A split Supreme Court delivered a win to business owners Tuesday, saying that workers cannot band together in arbitration proceedings unless their employment contracts specifically allow it.
“Neither silence nor ambiguity provides a sufficient basis” for concluding there is a right to class arbitration , wrote Roberts.
Many companies prefer to settle differences through arbitration rather than court proceedings, because it is faster and less likely to result in large financial awards for aggrieved employees.
Arbitration clauses have become increasingly common in employee contracts and in the fine-print agreements consumers sign. The court’s four liberal justices are concerned enough about the trend — and the Supreme Court’s endorsement of it — that each registered a dissent in Tuesday’s opinion.
Justice Ruth Bader Ginsburg said she wrote to “emphasize once again how treacherously the court has strayed from the principle that arbitration is a matter of consent, not coercion.”
The case involved a California company, Lamps Plus. In 2016, a hacker tricked an employee into disclosing the tax information of about 1,300 employees. Soon after, Lamps Plus employee Frank Varela found that a fraudulent federal income tax return had been filed in his name.
Like most of the company’s employees, Varela had signed an arbitration agreement when he began work. But he filed suit against the company in federal court, bringing state and federal claims on behalf of himself and others whose tax information was stolen.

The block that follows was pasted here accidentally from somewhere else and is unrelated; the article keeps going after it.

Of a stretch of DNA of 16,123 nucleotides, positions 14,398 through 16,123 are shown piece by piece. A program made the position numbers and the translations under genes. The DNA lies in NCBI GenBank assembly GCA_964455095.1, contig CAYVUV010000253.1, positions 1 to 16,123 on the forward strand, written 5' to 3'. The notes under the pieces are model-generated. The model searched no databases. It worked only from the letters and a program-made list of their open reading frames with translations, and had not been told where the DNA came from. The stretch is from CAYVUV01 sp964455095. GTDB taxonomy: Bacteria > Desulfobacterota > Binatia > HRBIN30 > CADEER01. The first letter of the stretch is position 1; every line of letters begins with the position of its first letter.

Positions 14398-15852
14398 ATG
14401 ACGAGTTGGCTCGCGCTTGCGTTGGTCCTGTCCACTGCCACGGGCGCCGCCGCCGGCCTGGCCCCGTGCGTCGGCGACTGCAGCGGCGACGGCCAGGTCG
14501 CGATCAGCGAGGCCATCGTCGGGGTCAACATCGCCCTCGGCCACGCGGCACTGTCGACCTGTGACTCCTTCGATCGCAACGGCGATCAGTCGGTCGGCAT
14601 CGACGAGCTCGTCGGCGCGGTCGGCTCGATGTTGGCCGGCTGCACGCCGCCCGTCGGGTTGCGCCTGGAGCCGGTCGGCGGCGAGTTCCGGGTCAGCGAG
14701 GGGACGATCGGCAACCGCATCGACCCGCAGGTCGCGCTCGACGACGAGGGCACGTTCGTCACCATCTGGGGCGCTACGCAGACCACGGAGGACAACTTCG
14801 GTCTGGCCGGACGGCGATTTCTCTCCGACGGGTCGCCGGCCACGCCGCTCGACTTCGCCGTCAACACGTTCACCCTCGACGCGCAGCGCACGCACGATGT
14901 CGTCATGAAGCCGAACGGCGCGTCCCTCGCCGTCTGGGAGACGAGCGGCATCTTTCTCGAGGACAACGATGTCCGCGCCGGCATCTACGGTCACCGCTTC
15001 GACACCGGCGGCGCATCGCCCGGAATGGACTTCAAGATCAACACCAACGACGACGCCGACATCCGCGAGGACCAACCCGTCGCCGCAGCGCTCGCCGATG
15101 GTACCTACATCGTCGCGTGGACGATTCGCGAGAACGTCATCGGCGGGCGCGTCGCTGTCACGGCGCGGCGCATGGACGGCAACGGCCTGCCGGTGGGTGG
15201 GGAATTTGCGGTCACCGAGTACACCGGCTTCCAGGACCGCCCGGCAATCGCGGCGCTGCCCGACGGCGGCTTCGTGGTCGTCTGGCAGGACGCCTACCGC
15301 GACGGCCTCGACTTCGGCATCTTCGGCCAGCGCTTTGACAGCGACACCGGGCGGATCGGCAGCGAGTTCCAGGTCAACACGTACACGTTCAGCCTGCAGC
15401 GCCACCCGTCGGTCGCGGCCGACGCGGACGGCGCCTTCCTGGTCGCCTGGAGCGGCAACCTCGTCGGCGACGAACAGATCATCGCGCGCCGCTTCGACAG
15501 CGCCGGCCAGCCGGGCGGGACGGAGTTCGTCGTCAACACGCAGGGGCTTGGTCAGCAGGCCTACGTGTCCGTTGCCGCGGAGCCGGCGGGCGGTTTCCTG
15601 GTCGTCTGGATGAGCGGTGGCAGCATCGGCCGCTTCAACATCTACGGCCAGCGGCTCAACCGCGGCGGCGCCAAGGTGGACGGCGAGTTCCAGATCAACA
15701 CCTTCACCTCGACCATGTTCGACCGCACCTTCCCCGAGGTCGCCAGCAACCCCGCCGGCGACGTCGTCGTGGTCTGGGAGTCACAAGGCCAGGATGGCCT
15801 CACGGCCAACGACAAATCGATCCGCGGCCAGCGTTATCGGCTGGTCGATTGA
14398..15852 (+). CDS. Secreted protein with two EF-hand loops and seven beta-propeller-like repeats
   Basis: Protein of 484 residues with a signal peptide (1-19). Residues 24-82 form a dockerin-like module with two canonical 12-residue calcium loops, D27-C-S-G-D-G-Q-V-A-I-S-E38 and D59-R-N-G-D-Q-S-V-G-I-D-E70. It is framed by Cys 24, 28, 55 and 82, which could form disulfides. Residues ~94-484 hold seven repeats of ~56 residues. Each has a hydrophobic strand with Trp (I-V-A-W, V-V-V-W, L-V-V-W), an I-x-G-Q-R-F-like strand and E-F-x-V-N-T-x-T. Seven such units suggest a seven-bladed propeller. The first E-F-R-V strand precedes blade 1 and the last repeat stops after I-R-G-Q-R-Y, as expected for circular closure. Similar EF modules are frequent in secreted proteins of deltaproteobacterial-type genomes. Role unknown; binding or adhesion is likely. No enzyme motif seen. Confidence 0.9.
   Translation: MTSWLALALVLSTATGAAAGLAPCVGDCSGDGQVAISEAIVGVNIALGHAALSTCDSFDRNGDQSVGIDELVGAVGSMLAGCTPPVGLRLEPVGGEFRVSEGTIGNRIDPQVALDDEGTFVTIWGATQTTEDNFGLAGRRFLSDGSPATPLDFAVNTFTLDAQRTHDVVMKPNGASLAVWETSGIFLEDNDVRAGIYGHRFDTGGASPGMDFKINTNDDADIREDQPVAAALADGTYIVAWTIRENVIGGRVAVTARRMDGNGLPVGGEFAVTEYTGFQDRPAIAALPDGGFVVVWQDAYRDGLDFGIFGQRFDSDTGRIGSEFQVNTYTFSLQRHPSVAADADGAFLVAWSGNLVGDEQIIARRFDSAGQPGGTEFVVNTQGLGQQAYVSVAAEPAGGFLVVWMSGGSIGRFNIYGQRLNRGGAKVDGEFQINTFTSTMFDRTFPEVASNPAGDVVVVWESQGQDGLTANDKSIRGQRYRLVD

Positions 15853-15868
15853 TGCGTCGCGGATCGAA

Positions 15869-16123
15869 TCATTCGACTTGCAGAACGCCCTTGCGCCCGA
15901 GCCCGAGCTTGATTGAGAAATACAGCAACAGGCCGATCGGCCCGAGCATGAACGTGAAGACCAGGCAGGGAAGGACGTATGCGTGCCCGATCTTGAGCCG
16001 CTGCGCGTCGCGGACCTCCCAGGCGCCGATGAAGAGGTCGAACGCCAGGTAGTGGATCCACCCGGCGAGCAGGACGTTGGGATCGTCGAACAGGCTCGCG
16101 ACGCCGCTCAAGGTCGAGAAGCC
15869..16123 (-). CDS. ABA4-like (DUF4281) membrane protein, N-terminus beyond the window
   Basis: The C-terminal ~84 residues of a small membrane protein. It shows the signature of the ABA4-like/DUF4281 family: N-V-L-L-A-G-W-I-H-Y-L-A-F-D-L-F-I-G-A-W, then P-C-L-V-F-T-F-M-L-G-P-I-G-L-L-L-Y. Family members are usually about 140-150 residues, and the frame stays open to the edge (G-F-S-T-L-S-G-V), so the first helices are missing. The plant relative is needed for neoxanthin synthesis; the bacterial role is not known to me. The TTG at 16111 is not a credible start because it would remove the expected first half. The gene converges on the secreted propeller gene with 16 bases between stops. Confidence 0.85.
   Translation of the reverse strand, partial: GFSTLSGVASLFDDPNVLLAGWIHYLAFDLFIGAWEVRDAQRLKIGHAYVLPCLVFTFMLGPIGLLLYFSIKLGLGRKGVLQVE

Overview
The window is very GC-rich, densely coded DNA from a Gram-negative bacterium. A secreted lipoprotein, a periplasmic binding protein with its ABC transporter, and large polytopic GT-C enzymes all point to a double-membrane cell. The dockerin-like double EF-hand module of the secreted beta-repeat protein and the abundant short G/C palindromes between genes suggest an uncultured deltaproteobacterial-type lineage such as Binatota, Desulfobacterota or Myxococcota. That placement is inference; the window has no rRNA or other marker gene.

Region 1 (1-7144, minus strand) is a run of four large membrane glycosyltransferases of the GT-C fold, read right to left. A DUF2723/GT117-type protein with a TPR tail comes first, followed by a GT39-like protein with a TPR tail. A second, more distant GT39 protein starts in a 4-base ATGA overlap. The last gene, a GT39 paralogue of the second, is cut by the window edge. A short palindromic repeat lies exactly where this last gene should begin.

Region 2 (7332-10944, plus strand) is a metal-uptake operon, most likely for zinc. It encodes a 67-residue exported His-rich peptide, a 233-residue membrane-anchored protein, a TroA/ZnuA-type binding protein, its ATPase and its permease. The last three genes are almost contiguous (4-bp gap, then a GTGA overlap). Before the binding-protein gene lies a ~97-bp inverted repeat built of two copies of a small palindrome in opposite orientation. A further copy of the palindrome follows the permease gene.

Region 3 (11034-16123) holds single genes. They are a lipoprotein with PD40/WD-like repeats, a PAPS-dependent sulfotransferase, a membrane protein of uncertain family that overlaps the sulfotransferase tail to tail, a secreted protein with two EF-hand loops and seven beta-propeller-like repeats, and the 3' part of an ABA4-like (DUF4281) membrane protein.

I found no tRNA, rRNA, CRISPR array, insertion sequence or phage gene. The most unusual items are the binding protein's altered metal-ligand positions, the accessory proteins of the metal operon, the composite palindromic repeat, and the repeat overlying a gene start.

The court said Varela’s complaint had to be handled through arbitration but could proceed as a class. The U.S. Court of Appeals for the 9th Circuit agreed, saying that, because Varela’s contract was ambiguous, California law allowed the class arbitration to proceed.
But Roberts said that was wrong, and Tuesday’s decision follows a 2010 ruling that class arbitration is not allowed if a contract is silent on the subject.
“Class arbitration is not only markedly different” from individual arbitration contemplated by the Federal Arbitration Act, Roberts wrote, “it also undermines the most important benefits of that familiar form of arbitration.
“The statute therefore requires more than ambiguity to ensure that the parties actually agreed to arbitrate on a classwide basis.”
Roberts’s 13-page opinion prompted 31 pages of dissent.
Justice Elena Kagan wrote the principal one. She disputed that Varela’s employment contract was ambiguous and said that when Varela agreed to submit “any and all disputes, claims, or controversies” to arbitration, that covered both individual and class actions.
Even if it was ambiguous, Kagan wrote, California law requires that ambiguities be resolved against the party that writes the contract.
“Lamps Plus drafted the agreement,” she wrote. “It therefore had the opportunity to insert language expressly barring class arbitration if that was what it wanted. It did not do so.”
Ginsburg wrote that the decision was another in a line of arbitration decisions by the court that “deny to employees and consumers effective relief against powerful economic entities.”
“Arbitration clauses, the court has decreed, may preclude judicial remedies even when submission to arbitration is made a take-it-or-leave-it condition of employment or is imposed on a consumer given no genuine choice in the matter,” Ginsburg wrote.
The case is Lamps Plus Inc. v. Varela.